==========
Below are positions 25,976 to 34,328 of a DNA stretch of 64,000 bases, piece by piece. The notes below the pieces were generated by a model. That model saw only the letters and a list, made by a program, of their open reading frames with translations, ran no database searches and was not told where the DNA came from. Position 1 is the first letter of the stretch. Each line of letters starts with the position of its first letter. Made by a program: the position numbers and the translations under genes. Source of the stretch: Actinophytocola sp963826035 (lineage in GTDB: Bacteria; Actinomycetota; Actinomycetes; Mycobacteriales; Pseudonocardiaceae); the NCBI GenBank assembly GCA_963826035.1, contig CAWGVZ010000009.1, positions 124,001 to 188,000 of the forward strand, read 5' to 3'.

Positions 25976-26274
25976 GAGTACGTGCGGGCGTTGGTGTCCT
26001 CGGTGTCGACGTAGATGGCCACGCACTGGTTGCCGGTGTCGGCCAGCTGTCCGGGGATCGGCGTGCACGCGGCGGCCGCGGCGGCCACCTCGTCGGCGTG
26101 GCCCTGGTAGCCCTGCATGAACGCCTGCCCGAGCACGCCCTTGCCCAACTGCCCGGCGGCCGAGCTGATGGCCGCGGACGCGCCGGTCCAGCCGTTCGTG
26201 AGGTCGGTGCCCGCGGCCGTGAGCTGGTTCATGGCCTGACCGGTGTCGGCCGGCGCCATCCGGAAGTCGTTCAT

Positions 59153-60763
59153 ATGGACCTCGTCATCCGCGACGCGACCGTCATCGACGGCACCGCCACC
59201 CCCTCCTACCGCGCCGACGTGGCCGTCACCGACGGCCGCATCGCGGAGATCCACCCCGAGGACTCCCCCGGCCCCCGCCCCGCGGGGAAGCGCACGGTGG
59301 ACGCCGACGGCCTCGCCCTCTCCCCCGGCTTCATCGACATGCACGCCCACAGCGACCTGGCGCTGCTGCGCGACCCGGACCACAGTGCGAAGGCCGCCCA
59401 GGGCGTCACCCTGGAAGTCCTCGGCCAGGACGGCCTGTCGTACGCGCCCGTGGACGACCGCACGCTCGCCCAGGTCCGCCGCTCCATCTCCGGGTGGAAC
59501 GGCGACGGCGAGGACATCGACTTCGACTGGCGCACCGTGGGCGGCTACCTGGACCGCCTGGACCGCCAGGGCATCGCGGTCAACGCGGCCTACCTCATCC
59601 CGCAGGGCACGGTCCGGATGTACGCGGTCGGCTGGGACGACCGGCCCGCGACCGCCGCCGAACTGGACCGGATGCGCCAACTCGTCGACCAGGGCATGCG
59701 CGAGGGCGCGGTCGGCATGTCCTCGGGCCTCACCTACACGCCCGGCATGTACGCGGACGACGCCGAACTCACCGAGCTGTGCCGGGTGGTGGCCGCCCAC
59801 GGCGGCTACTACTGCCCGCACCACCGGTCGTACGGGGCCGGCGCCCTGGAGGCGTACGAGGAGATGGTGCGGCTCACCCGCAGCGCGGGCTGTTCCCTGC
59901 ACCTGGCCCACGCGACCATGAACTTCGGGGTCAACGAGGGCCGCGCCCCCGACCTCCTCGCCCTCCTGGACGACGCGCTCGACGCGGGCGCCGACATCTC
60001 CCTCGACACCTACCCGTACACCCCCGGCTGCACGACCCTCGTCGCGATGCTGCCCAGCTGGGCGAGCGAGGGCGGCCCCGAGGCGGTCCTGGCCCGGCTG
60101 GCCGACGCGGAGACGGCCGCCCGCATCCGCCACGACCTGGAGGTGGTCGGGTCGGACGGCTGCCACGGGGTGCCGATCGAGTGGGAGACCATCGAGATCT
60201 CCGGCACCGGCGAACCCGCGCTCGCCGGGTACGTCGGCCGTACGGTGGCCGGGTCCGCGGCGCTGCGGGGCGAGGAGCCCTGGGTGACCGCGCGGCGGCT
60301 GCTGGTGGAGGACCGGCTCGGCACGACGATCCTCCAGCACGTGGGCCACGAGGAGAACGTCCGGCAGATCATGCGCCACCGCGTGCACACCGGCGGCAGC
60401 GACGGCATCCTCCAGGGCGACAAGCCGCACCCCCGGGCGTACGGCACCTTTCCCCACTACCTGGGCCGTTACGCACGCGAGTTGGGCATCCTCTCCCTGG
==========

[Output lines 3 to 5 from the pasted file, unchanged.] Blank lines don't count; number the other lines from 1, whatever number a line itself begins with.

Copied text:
25976 GAGTACGTGCGGGCGTTGGTGTCCT
26001 CGGTGTCGACGTAGATGGCCACGCACTGGTTGCCGGTGTCGGCCAGCTGTCCGGGGATCGGCGTGCACGCGGCGGCCGCGGCGGCCACCTCGTCGGCGTG
26101 GCCCTGGTAGCCCTGCATGAACGCCTGCCCGAGCACGCCCTTGCCCAACTGCCCGGCGGCCGAGCTGATGGCCGCGGACGCGCCGGTCCAGCCGTTCGTG